Dr. Corey Maas:
They’re super busy, the tech giants that are all out here, Google and Facebook and Apple, and Twitter, all of them are here. I mean, they’re moving too now. I mean, they’re also expanding and they’ve got offices going up in Texas and Florida and the lower tax states. But still the [inaudible 00:27:56] is all here. So we’re fortunate here that some parts of the country, I think they’re facing a little more challenges as costs go up and it’s really hard to raise prices very much on patients that are just coming out of a pandemic, that’s a tricky job.

Keri Stephens:
Yeah. That’s really interesting. That is not what I thought you were going to say. And it definitely is really a lot of good food for thought, but okay. To end this on a really positive note, what excites you most about the profession?

Dr. Corey Maas:
Well, I think it’s always been the same for me. It kind of gravitated from my professorship for 12 years at UCSF at the University of California San Francisco here, where I was probably 50, 50 doing reconstructive and trauma and facial nerve injury and some things, and then cosmetic, but all of them in the end give us an opportunity to help people feel better about themselves and improve their self image in meaningful ways. And people who get nice, and I’m not talking about the… This is when you provide somebody, a natural rejuvenation of their look, so that they can restore the look or balance to their features that they haven’t had, that really makes them feel more confident and comfortable. And that self image and the energy you see out of it is very rewarding. And they’re very thankful. I mean, it’s a very gratifying space to be in business, because people are very appreciative. So that always makes it fun if you can deliver and people are happy about it and let you know, and they generally do. We got some great people in this country, so it’s a nice feeling.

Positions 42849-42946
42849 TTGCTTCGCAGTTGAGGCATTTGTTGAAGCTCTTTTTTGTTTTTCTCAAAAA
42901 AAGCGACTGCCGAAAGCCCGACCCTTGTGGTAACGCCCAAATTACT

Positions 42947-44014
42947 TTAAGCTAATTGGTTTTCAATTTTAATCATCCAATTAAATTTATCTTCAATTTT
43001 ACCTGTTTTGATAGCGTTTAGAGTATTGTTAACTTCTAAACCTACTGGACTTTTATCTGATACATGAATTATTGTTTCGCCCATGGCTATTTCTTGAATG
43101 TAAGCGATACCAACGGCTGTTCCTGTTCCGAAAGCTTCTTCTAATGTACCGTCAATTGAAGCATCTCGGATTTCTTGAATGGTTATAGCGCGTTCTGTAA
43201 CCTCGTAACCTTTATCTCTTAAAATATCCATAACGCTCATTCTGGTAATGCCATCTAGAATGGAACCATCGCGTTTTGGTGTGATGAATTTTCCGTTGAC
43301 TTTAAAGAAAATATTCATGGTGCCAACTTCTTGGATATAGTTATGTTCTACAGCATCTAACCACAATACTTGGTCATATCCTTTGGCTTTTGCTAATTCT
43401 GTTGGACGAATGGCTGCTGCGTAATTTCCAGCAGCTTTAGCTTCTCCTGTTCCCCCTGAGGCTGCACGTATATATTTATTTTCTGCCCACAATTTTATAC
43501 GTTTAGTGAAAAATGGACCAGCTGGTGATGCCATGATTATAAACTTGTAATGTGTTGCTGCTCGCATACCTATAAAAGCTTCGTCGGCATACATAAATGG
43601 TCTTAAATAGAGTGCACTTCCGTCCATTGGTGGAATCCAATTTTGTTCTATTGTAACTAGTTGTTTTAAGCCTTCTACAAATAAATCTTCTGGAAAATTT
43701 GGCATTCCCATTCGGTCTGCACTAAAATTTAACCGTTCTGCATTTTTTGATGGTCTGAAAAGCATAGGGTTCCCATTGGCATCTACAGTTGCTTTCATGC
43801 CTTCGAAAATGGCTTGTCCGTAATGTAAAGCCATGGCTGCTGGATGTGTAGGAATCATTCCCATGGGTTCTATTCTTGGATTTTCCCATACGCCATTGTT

Alison Werner:
Excellent. Well, Dr. Maas, thank you so much for joining us today. We really appreciate your insight into the report and the future of the industry. So thank you.

Dr. Corey Maas:
Yeah. Well, your podcast is cool, I’m glad you invited me to come on. Thank you, be happy to join you-

Keri Stephens:
Whatever you want. We would love to have you.

Alison Werner:
Well, we look forward to talk to you again in the future and to our listeners. Thank you for joining us. We’ll be back soon for the next Plastic Surgery Practice podcast. In the meantime, visit plasticsurgerypractice.com for the latest industry news until next time, take care.

Published at Wed, 04 May 2022 21:09:08 +0000